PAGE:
WWI and WWII got so bad, at least partly because of strategic alliances. Even if you're not directly involved, if you have a mutual assistance pact with some other nation, and they get involved in a conflict, you're involved too. The question is what happens when this chain of involvement leads to each side having a nuclear-armed power.

There will always be wars - perhaps. The difference is how hot those wars get, who is involved, etc. That Trump doesn't seem to be into mutual assistance might actually be a positive for avoiding nuclear war. That Trump seems to be in favor of nuclear proliferation (Let them defend themselves.) is a decided negative.

Life goes on, almost certainly.
Human life is a bit less certain.
Civilized human life is far less certain yet.

Comment Re:Not doomsday (Score 5, Insightful) 745

The US military recognizes that global warming puts stress on people and governments. Human life can prosper with a changed climate, but it can't always continue in-place. People may have to move, because their current habitation may no longer be habitable. If that movement requires crossing national borders, it becomes an international incident.

That's why global warming advances the Doomsday Clock - its side-effects on national sovereignty and politics.

Comment Many reasons (Score 2) 215

Bloatware, privacy, support, all send you to something other than stock.

T-Mobile stopped supporting my Relay at JB. At least with CM I've got KK, and there are words indicating that CM's successor is going to bring out Nougat for it. (Didn't know that could happen, thought the graphics was too primitive, but I'll take it.)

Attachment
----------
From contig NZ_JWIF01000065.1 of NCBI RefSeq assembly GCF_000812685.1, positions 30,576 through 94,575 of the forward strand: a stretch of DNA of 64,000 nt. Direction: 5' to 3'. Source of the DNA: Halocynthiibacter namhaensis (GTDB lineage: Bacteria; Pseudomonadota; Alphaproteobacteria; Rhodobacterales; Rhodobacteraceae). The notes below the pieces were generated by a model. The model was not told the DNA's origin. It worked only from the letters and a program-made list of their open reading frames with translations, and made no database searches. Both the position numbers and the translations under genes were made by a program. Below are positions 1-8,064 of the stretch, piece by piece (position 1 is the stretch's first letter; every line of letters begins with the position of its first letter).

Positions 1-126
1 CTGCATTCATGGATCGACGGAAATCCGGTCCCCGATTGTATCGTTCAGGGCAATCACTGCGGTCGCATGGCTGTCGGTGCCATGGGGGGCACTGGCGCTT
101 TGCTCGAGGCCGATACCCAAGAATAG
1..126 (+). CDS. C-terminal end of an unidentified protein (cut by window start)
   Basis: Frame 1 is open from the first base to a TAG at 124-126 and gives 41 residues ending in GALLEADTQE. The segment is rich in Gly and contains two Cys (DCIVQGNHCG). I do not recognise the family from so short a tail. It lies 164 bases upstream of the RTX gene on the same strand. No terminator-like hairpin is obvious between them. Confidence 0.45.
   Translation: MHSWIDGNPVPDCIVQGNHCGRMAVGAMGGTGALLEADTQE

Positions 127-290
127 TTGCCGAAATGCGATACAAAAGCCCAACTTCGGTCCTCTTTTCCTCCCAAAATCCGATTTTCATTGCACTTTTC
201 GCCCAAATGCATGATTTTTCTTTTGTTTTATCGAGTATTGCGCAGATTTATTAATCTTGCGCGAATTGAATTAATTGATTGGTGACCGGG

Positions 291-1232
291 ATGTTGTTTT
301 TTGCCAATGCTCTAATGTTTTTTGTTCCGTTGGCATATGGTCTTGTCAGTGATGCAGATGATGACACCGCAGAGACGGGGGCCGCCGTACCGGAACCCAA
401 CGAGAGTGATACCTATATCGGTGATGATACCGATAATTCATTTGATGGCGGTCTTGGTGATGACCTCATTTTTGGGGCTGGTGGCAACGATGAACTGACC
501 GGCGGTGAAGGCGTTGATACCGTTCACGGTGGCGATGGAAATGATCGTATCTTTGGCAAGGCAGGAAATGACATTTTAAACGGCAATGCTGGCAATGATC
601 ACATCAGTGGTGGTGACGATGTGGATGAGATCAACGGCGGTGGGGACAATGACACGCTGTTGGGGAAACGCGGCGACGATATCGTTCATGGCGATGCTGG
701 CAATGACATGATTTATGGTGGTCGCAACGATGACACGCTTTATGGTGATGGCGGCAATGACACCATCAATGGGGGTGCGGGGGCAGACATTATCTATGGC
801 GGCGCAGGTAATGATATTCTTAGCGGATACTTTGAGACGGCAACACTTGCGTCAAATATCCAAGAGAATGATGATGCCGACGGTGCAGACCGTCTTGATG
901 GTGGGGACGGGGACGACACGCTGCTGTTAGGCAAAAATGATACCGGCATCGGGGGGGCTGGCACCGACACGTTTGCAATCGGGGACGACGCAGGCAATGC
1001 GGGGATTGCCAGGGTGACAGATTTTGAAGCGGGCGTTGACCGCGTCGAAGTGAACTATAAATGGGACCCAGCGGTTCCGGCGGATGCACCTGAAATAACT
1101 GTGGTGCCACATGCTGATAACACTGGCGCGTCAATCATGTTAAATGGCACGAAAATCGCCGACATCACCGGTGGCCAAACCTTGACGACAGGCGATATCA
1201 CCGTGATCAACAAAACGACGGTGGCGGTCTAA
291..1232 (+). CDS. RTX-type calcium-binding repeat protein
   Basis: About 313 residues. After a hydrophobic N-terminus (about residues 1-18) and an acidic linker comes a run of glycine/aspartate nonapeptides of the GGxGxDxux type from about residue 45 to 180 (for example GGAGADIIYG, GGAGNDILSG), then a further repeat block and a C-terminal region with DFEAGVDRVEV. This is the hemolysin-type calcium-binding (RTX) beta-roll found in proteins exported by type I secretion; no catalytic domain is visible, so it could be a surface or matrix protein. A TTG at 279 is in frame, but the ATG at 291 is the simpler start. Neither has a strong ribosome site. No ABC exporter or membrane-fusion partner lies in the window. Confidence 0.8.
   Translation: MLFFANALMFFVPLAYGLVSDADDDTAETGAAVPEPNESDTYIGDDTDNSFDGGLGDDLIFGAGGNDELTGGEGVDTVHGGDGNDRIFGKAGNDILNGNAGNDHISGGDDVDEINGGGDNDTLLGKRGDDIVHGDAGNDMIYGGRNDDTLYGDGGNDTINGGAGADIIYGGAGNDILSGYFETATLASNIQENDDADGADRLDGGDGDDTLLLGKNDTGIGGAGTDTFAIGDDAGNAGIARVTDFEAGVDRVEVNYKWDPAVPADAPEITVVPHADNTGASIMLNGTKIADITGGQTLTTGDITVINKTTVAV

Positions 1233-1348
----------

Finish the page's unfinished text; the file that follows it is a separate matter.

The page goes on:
Submission + - Trump's cyber-guru Giuliani runs ancient, utterly hackable website (theregister.co.uk)

mask.of.sanity writes: US president-elect Donald Trump's freshly minted cyber tsar Rudy Giuliani runs a website so insecure that its content management system is five years out of date, unpatched and is utterly hackable.
Giulianisecurity.com the website for Giuliani's eponymous infosec consultancy firm, runs Joomla! version 3.0, released in 2012, and since found to carry 15 separate vulnerabilities. More bugs and poor secure controls abound.

Submission + - Russian hackers penetrated U.S. electricity grid

DogDude writes: National Security Russian hackers penetrated U.S. electricity grid through a utility in Vermont
This week, officials from the Department of Homeland Security, FBI and the Office of the Director of National Intelligence shared the Grizzly Steppe malware code with executives from 16 sectors nationwide, including the financial, utility and transportation industries, a senior administration official said. Vermont utility officials identified the code within their operations and reported it to federal officials Friday, the official said.

Submission + - RSS Congressional Encryption Working Group says encryption backdoors won't work (betanews.com)

Mark Wilson writes: The Congressional Encryption Working Group (EWG) was set up in the wake of the Apple vs FBI case in which the FBI wanted to gain access to the encrypted contents of a shooter's iPhone. The group has just published its end-of-year report summarizing months of meetings, analysis and debate.

The report makes four key observations, starting off with: "Any measure that weakens encryption works against the national interest". This is certainly not a new argument against encryption backdoors for the likes of the FBI, but it is an important one. EWG goes on to urge congress not to do anything to weaken encryption.

The group says: "Congress should not weaken this vital technology because doing so works against the national interest. However, it should not ignore and must address the legitimate concerns of the law enforcement and intelligence communities".